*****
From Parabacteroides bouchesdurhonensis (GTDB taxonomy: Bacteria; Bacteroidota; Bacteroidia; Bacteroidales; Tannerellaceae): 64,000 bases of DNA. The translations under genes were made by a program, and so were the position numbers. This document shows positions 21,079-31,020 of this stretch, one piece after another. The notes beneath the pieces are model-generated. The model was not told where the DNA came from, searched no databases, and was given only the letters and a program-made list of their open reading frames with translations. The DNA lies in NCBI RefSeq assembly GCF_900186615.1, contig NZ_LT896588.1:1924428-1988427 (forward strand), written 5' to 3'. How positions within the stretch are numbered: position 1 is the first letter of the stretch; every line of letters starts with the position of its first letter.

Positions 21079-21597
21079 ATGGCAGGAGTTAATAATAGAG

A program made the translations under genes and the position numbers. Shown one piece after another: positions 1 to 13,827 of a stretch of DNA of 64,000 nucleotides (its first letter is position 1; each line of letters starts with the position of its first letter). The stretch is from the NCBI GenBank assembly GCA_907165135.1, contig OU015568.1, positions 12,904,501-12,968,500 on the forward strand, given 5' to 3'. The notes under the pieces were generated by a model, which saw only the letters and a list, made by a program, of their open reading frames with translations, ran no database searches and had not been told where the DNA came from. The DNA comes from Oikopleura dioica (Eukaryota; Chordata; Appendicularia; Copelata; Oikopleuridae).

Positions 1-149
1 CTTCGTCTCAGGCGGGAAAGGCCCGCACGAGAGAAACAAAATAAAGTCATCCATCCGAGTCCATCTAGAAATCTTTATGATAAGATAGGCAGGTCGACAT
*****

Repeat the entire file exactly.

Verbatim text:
From Parabacteroides bouchesdurhonensis (GTDB taxonomy: Bacteria; Bacteroidota; Bacteroidia; Bacteroidales; Tannerellaceae): 64,000 bases of DNA. The translations under genes were made by a program, and so were the position numbers. This document shows positions 21,079-31,020 of this stretch, one piece after another. The notes beneath the pieces are model-generated. The model was not told where the DNA came from, searched no databases, and was given only the letters and a program-made list of their open reading frames with translations. The DNA lies in NCBI RefSeq assembly GCF_900186615.1, contig NZ_LT896588.1:1924428-1988427 (forward strand), written 5' to 3'. How positions within the stretch are numbered: position 1 is the first letter of the stretch; every line of letters starts with the position of its first letter.

Positions 21079-21597
21079 ATGGCAGGAGTTAATAATAGAG

A program made the translations under genes and the position numbers. Shown one piece after another: positions 1 to 13,827 of a stretch of DNA of 64,000 nucleotides (its first letter is position 1; each line of letters starts with the position of its first letter). The stretch is from the NCBI GenBank assembly GCA_907165135.1, contig OU015568.1, positions 12,904,501-12,968,500 on the forward strand, given 5' to 3'. The notes under the pieces were generated by a model, which saw only the letters and a list, made by a program, of their open reading frames with translations, ran no database searches and had not been told where the DNA came from. The DNA comes from Oikopleura dioica (Eukaryota; Chordata; Appendicularia; Copelata; Oikopleuridae).

Positions 1-149
1 CTTCGTCTCAGGCGGGAAAGGCCCGCACGAGAGAAACAAAATAAAGTCATCCATCCGAGTCCATCTAGAAATCTTTATGATAAGATAGGCAGGTCGACAT